So what is happening with the OWASP O2 Platform, with me, and why am I only writing this blog post now? (7th of July 2010)
For the past 6 months I have been following an opportunity that I was given by the IBM purchase of OunceLabs and the previous Open Sourcing of my research on static analysis (originally on top of the OunceLabs engine).
After the IBM acquisition, I was exposed to the enormous amount of resources and energy that IBM is putting into the application security space. In the beginning I really thought that if IBM was able to allocate serious resources to O2, then I would stick around and continue its development over there.
But has you probably know I decided not to stay at IBM (and accept the contract they gave me). I guess part of the problem was that O2 was too much too soon, and they (IBM AppScan/Rational group) were focused on how to integrate the OunceLabs technology into their existing products, and were not ready for the type of advanced analysis and capabilities that O2 was bringing to the table.
I also knew that it would be hard for O2 to gain its position as an independent platform for application security automation if it was 'too close' to IBM (since IBM is an active player in this space and sells a number of related products and services).
Pushing me to go the independent route, was also my feeling that I had to make O2 independent from any commercial tools (while still able to consume their data) , and, that there were a number of features that I wanted to add to O2, that had the of potential to freak out some IBM execs (namely the features that provide Open Source alternatives to the current commercial Static and Dynamic tools). As you can see by the fact that O2 now (amongst other key WhiteBox+BlackBox features/capabilities) has a working prototype of a .NET Static Analysis engine, I meet both these objectives :)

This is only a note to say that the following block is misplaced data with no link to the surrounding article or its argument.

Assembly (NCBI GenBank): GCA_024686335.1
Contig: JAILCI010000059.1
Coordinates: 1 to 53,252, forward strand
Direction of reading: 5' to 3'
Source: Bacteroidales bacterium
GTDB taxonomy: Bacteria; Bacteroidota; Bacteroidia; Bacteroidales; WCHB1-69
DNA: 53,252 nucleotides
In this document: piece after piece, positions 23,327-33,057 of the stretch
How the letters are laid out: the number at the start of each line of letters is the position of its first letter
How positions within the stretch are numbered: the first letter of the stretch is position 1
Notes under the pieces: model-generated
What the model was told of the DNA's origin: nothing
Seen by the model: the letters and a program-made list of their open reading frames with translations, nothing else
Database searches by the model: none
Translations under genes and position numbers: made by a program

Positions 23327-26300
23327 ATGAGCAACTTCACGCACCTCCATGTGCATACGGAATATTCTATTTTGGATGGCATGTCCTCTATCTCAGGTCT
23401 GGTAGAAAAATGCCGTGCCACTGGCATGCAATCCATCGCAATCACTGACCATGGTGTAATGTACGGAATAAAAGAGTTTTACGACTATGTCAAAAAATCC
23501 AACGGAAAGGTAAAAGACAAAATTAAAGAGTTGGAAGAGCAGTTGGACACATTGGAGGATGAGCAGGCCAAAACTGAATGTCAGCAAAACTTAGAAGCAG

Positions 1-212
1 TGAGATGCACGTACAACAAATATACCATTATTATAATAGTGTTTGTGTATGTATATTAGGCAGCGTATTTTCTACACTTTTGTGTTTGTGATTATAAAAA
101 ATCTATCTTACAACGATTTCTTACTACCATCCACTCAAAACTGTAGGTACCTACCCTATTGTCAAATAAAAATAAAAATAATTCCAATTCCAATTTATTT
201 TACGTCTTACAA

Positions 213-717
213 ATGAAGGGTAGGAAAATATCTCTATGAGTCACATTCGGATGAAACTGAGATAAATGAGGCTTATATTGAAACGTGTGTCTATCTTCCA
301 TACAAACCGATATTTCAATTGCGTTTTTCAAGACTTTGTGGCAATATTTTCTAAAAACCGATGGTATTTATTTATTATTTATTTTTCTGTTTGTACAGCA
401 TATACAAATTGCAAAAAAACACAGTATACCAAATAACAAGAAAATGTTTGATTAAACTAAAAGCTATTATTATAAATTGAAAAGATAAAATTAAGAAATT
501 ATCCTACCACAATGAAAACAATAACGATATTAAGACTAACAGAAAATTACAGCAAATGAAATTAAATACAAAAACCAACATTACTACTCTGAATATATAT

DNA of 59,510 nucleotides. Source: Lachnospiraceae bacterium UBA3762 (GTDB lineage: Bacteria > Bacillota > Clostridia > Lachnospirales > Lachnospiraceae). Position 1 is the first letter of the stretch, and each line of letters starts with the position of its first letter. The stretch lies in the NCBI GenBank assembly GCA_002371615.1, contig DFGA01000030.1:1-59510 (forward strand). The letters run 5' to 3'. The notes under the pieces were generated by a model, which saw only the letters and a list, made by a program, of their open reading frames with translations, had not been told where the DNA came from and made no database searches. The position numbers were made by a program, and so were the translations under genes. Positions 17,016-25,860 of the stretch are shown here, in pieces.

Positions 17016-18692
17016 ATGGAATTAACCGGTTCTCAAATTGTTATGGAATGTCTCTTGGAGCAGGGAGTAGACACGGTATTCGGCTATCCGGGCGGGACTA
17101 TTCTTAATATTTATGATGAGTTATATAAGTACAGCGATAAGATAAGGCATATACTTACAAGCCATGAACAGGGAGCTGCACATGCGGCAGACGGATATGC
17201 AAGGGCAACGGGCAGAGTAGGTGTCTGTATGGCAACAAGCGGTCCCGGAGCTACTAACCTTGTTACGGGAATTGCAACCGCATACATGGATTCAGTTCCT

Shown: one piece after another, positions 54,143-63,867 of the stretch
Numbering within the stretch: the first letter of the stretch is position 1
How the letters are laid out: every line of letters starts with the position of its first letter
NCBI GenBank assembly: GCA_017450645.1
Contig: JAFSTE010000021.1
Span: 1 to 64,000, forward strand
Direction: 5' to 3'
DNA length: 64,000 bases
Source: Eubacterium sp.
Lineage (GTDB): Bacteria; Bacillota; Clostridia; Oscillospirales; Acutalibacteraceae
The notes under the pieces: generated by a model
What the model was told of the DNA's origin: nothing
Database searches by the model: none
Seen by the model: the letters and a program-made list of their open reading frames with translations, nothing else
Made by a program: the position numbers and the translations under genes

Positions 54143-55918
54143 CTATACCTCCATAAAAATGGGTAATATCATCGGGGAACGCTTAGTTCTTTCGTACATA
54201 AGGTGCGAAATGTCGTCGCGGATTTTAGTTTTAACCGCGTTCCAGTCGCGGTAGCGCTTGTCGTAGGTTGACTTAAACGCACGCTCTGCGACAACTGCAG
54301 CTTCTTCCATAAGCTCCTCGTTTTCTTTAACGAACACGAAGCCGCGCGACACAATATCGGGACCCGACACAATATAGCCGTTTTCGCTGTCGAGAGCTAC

For the past 6th months I have self funded the O2 development (i.e. used my savings to pay my running costs and performed only 1 small security engagement).
This lack of external deadlines and commercial engagements, allowed me to exclusively focus on O2 development and write code for an average 12h per day.
Although O2 for a long time was already able to add a lot of value to security consultants and developers (if they could figure out how to use it :) ), I strategically delayed its documentation and the 'O2 push to the masses' until O2 had the right combination of technology and user experience.
I did this because only now (July 2010) is O2 delivering the type of experience + analysis + automation that I had envisioned and dreamed of.
I am now in a position where I am able to look my peers in the eye and say 'you need to look at this' + 'you have to start using O2 in your security engagements since it will make you more productive, effective and profitable'. I can also go to the tool vendors in this space, and give them real examples (packaged as UnitTests) of what we security consultants want/need them to deliver.
I'm not saying that you should stop using the tool and techniques you use today. I'm saying you should use O2 to get more value from them.
This has been a long road, and one that has put a lot of strain in me and my family, but as the saying goes "its better to fail trying than to look back and ask 'what if?' "
I'm really happy with the outcome and I really fell that I delivered to our industry one of the key pieces of the puzzle. Namely technology and workflows that will allow us to:
- easily consume data from the multiple tools that we have at our disposal
- easily automate the security knowledge that we have, so that non-webapp-security-experts (i.e. developers, managers and network security guys) are able to benefit from it and consume it
- engage in 'real' conversations with developers and be able to give them 'Application Security UnitTests' or even 'Security rules written in English (or other languages)'
- transform application security from being a 'cost' centre to being an '...increase visibility into how my app works and what is it doing...' centre
It is important to note that my challenge/vision for "O2's security knowledge automation" was one where I knew that it had to be faster to 'automate our actions' than to do it manually. I.e. the technology and experience had to deliver immediate value and had to be faster than doing it using the current workflows (usually a mix of some tools + lots of manual work)
I believe that the current version of O2 delivers on this vision :)
So please take a look at O2, try to use, report bugs and find the scenarios where the O2 Platform really adds value to your daily work.
It works for me, now the challenge is to get it to work for you
Thanks for your help